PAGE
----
I've dealt with this. First with pressure vessel steel in thick sections (you're in ship building, so that's probably your area.) Second in high strength brittle steels and aluminum (helicopters and airplanes.) I've excerpted things from a real problem. (Sorry, proprietary info stops me from transmitting the actual document.) The calculation is cycles to crack rapid propagation. (Stress is a rather complex function of airspeed, so V is airspeed and I've left off the actual function.) I've also attached a working version 15 document for crack growth in aluminum. This was crack growth in aluminum, I found actual data and fit the curve rather than figure out the Paris Constants.
Thanks Fred,
All very useful background and I appreciate your experience in a variety of fields 'alien' to me in engineering.
As my problem is to plot crack length not growth rate against time, I think I will just opt for the iterative method in the material I sent through previously. I am going to try and work on a programme that does this for me and any examples of things similar to that you've done as always appreciated.
Andy.
@awibroe wrote:
Thanks Fred,
All very useful background and I appreciate your experience in a variety of fields 'alien' to me in engineering.
As my problem is to plot crack length not growth rate against time, I think I will just opt for the iterative method in the material I sent through previously. I am going to try and work on a programme that does this for me and any examples of things similar to that you've done as always appreciated.
Andy.
If you look carefully, there are at least two "crack length" programs in what I sent you.
Fred,
Good timing, I noticed that and have worked on the attached in the last hour and these are very much based on your programmes you sent so thanks!
What I do observe however, is that these suggest that by the end of ~8.301E+5 cycles the crack length has reached ~1.1m.
What I would say is this A seems odd and B this does not sit well with the problem I am attempting to solve. Either, my mathematics are wrong or this is a trick question (not inconceivable).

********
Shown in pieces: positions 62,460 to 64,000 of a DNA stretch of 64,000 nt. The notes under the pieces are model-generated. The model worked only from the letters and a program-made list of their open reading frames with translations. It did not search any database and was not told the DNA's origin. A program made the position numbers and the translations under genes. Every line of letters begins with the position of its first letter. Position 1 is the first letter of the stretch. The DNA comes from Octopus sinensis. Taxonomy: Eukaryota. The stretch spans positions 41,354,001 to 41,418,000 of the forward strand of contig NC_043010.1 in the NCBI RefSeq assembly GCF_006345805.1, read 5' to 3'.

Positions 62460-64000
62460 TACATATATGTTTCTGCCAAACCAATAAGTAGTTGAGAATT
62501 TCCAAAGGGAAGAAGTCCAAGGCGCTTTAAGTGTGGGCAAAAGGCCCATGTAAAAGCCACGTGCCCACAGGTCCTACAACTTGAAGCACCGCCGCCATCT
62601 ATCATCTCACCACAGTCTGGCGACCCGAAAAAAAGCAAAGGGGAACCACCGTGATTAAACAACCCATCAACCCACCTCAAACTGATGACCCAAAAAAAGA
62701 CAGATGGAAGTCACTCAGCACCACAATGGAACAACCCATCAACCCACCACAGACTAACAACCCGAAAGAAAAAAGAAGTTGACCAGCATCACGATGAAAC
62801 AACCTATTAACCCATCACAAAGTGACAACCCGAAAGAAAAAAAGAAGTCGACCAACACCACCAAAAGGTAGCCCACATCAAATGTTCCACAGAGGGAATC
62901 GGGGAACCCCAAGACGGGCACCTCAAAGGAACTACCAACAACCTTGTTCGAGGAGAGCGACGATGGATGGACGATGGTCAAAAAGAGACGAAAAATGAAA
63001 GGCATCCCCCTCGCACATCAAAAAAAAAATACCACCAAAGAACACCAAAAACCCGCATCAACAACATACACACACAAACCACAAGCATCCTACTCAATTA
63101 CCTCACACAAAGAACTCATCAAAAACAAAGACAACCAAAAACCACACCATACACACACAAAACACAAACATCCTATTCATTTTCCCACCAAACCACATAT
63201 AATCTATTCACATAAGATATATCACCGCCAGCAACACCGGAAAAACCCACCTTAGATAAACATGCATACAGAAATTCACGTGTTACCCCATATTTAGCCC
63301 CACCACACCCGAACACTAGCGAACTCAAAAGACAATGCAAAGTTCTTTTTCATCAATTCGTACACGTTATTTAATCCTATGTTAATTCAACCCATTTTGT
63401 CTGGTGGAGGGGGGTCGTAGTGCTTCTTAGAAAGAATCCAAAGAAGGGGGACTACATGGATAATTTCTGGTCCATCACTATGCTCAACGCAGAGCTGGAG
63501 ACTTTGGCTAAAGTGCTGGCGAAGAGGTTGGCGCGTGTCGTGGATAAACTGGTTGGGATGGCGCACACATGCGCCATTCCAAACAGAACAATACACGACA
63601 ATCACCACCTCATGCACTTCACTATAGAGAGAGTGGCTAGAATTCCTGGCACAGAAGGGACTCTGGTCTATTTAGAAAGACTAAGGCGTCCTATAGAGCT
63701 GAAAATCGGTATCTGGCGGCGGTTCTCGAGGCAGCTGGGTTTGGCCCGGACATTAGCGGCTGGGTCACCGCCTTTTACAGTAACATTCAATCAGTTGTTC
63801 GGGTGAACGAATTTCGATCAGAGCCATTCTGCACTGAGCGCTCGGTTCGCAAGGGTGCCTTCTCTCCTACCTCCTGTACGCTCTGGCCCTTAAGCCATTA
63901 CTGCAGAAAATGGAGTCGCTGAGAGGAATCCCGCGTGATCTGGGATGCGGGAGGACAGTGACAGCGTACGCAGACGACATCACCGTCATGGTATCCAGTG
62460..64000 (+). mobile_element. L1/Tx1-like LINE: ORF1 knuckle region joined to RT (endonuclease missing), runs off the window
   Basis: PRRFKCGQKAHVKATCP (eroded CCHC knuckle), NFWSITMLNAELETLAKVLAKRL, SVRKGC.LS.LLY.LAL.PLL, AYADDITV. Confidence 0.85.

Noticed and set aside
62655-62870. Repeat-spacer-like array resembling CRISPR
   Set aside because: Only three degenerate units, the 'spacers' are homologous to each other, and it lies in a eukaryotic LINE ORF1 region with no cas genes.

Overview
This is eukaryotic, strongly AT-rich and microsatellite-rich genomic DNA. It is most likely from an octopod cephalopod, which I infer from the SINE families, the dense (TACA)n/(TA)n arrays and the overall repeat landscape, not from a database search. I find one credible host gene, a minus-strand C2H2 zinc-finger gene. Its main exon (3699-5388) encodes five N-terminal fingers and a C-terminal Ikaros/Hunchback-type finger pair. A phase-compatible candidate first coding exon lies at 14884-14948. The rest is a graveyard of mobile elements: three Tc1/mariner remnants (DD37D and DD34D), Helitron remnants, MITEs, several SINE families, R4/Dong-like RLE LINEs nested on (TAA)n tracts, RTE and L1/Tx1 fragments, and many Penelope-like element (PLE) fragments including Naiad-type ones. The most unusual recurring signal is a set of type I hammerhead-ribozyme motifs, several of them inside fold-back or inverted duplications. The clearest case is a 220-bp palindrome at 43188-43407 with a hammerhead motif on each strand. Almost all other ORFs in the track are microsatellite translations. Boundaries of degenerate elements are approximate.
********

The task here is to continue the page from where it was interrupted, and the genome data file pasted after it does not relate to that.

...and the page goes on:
What do you recon is more likely?
Thanks,
Andy
I think there's an error in your calculation for equivalent stress
Fred,
So what you are saying is in the attached where it says "if sigma r has N values" the N is not the number of different values of stress ranges (in this case 6) but is the number of cycles those 6 stress ranges experience?
Andy.
Yes. You're basically doing a weighted average of stresses and cycles. Think of it as a percentage of fatigue "life." Each of the stress levels and number of cycles uses a certain percentage of life. (Miner's rule.) Each year there are (in your problem) six stress levels and each level has so many cycles. What would the equivalent stress be for one level for all the cycles in the year?
Fred,
I take your point. This is as usual with my learning bad course material.
My sincerest thanks for your help once again.
Andy
And if I had taken the weighted average correctly, there would be a different looking answer.
Attached is the corrected file.
Sorry for the error!
Fred
So in using the actual stress values the result is not overly different...
Fred and all,
Sorry I have been going about this in drips and drabs.
I have tried two methods of this (all be it manually) both giving very different outcomes. In one method I have increased the number of cycles after each crack growth by 1E+6 and the other method by increasing the number of cycles by the yearly cycles i.e. ~3.5E+6 cycles. The outcomes are in the attached but in one case after a year the crack is up to 3.14m and the other it is only 0.005m.
I am left quite confused but assume this comes down to this methodology giving approximate outcomes. If anyone is a guru in this arena, appreciate some input.
Also appreciate anyone being able to suggest an automated way of doing this.
Thanks,
Andy